JUNEAU - Anyone with a valid hunting license could use land-and-shoot tactics to kill wolves in much of the state if a bill passed Thursday by the Senate becomes law.
The measure, sponsored by Sen. Pete Kelly, partially rolls back a 1996 ballot initiative that banned hunters from shooting wolves on the same day hunters fly on an airplane.
The bill allows land-and-shoot tactics in areas where the Board of Game has adopted regulations for intensive management of big game prey. That definition covers a patchwork of areas that make up about two-thirds of the state, said Geron Bruce, the Department of Fish and Game's liaison to the Legislature.
Kelly, a Fairbanks Republican, said he pushed the measure because of Gov. Tony Knowles' reluctance to initiate a wolf control program to increase the number of moose and caribou available for hunters.
Kelly cited areas such as McGrath, where residents complain wolves have been attacking dogs in the village itself.
``They're concerned about their future. They're afraid for their kids' safety,'' Kelly said.
Knowles, who has said he would start a wolf control program only with broad public support, has already promised to veto the measure if it passes the House.
``This is one of those rare instances where the governor has said in advance that this is a bill he will veto,'' said Bob King, Knowles' press secretary.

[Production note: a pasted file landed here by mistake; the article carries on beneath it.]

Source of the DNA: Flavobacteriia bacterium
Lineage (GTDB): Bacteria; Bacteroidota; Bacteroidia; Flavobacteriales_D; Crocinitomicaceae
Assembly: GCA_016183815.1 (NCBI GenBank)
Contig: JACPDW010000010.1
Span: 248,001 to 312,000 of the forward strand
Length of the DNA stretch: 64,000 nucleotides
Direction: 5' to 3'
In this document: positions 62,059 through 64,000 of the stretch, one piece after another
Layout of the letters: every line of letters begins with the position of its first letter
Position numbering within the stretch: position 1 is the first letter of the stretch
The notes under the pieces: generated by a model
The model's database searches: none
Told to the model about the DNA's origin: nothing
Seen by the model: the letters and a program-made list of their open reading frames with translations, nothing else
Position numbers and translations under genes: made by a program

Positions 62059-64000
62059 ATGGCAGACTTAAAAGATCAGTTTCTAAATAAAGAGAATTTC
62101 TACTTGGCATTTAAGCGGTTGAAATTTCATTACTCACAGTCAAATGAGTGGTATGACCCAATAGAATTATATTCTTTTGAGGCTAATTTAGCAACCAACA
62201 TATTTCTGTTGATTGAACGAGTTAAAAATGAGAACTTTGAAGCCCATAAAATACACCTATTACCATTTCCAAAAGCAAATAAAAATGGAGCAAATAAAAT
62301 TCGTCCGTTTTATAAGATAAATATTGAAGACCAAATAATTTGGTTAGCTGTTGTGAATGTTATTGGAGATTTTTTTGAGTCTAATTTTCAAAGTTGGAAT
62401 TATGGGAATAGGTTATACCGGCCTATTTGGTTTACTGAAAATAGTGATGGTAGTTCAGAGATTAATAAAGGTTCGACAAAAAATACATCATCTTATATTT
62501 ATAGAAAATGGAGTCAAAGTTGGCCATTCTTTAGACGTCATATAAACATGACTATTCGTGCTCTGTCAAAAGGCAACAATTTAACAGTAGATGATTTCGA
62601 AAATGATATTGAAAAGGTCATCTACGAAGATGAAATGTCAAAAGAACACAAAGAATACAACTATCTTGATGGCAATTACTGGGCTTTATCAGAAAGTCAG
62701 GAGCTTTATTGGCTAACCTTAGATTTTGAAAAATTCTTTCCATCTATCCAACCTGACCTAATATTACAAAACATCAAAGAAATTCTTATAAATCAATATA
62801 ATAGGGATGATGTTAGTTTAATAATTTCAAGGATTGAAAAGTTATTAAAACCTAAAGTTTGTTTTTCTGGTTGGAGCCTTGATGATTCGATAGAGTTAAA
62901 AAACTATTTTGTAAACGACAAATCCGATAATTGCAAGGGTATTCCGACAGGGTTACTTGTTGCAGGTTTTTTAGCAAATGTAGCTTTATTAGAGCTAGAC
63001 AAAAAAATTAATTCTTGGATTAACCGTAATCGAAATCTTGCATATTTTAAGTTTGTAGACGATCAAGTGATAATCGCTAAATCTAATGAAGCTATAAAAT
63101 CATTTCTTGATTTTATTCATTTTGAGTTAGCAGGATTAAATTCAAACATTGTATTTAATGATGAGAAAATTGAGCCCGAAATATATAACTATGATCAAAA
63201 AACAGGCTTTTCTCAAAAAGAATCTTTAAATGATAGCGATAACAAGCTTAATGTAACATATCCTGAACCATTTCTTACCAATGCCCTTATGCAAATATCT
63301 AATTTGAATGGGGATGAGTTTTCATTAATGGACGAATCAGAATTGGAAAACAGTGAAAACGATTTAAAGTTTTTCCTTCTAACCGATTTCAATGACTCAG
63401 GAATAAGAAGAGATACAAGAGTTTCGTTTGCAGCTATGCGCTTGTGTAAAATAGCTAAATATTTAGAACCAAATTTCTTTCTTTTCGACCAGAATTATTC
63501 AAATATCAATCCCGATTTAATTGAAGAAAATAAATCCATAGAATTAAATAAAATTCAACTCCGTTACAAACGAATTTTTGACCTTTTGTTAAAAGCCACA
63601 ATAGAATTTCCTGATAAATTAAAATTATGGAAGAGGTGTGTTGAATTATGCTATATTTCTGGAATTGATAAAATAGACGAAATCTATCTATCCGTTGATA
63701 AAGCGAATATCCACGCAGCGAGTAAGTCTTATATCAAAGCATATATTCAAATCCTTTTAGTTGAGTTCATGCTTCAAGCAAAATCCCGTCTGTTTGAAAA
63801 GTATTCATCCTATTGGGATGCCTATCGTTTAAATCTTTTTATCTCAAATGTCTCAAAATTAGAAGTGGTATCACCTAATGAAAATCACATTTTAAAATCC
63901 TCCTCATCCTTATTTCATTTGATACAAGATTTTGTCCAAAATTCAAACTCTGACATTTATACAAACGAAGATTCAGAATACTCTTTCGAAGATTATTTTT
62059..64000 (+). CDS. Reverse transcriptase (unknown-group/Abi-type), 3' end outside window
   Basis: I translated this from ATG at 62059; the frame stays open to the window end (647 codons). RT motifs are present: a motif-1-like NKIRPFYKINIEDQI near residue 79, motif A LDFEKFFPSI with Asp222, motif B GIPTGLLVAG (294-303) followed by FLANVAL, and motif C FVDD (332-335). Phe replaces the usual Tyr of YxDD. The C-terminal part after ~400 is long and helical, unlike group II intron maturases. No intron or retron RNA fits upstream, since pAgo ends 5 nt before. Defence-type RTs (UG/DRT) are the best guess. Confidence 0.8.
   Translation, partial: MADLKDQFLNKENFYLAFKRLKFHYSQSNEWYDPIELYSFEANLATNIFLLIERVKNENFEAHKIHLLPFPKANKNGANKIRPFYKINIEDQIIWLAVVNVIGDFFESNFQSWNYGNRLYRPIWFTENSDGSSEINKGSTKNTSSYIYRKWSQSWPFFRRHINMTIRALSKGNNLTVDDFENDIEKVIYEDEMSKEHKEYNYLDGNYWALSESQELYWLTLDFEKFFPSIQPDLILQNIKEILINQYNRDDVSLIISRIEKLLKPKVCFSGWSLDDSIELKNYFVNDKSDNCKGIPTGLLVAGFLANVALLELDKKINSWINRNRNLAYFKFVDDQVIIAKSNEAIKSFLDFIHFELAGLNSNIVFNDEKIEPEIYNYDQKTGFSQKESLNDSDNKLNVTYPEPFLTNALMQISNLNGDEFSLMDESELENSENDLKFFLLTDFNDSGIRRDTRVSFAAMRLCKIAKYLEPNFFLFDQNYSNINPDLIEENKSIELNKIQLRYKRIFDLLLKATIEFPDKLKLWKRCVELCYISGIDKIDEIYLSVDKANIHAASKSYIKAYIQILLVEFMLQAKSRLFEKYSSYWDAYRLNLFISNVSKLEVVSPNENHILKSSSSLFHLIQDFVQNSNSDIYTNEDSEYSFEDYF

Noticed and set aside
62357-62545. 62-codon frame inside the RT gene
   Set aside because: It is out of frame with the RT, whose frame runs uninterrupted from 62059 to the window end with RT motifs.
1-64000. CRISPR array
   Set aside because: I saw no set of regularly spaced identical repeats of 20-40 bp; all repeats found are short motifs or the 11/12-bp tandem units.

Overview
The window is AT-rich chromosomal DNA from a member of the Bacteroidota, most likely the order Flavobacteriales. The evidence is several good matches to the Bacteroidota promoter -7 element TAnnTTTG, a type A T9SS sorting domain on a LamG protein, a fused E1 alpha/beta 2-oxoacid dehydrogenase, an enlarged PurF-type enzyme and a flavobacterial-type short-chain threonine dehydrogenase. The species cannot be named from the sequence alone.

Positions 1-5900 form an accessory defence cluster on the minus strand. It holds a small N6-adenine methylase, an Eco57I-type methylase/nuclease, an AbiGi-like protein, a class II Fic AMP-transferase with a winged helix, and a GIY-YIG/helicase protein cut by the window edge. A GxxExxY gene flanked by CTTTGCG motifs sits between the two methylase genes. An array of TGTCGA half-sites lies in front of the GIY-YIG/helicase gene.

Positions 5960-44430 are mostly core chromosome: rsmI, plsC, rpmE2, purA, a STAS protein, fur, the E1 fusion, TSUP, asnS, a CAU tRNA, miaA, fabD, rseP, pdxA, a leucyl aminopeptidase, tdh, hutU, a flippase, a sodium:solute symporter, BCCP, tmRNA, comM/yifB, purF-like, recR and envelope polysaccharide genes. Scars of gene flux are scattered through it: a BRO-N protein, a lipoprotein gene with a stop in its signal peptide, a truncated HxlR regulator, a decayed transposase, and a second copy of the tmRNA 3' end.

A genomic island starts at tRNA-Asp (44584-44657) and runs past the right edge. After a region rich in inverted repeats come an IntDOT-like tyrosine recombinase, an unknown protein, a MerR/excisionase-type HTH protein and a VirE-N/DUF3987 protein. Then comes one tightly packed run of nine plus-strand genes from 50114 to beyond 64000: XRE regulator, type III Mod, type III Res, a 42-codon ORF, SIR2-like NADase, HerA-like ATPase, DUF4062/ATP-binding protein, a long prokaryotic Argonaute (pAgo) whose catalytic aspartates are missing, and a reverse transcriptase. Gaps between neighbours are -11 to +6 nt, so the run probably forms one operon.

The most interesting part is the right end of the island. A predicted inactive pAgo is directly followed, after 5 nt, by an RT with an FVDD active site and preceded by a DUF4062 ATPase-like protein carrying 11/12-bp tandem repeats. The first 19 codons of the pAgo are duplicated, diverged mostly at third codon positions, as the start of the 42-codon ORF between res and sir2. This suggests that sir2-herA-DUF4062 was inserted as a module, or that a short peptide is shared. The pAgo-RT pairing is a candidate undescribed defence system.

Kelly said he has more than enough votes to override a veto.
The measure passed 14-5 as three Bush Democrats joined 11 majority Republicans in voting yes.
Sen. Georgianna Lincoln, a Rampart Democrat who represents McGrath, said the bill would have a positive impact on her constituents, ``who are experiencing a dismal decline in moose population.''
Two Democrats and three Republicans - all from urban districts where the 1996 initiative passed handily - voted no. Juneau Sen. Kim Elton, a Democrat, was among them.
``This bill flies in the face of the citizens' initiative,'' said Senate Minority Leader Johnny Ellis, an Anchorage Democrat.
Kelly brushed aside the notion that the bill overturned the voters' will.
``I don't think the people of Alaska could ever have predicted the crisis of people having their dogs dragged off their porches and killed,'' Kelly said.
Because land-and-shoot hunting would be legal only in certain areas, the bill could cause management problems for the Department of Fish and Game, said Bruce, the agency liaison.
``It's going to be a patchwork. It's going to be confusing. It's going to be very difficult to enforce. It's going to be subject to abuse,'' Bruce said.
The bill's passage comes a day after the House approved a proposed constitutional amendment that would ban initiatives dealing with wildlife. Rep. Carl Morgan, an Aniak Republican, introduced the bill in an attempt to block initiatives like the 1996 wolf measure.
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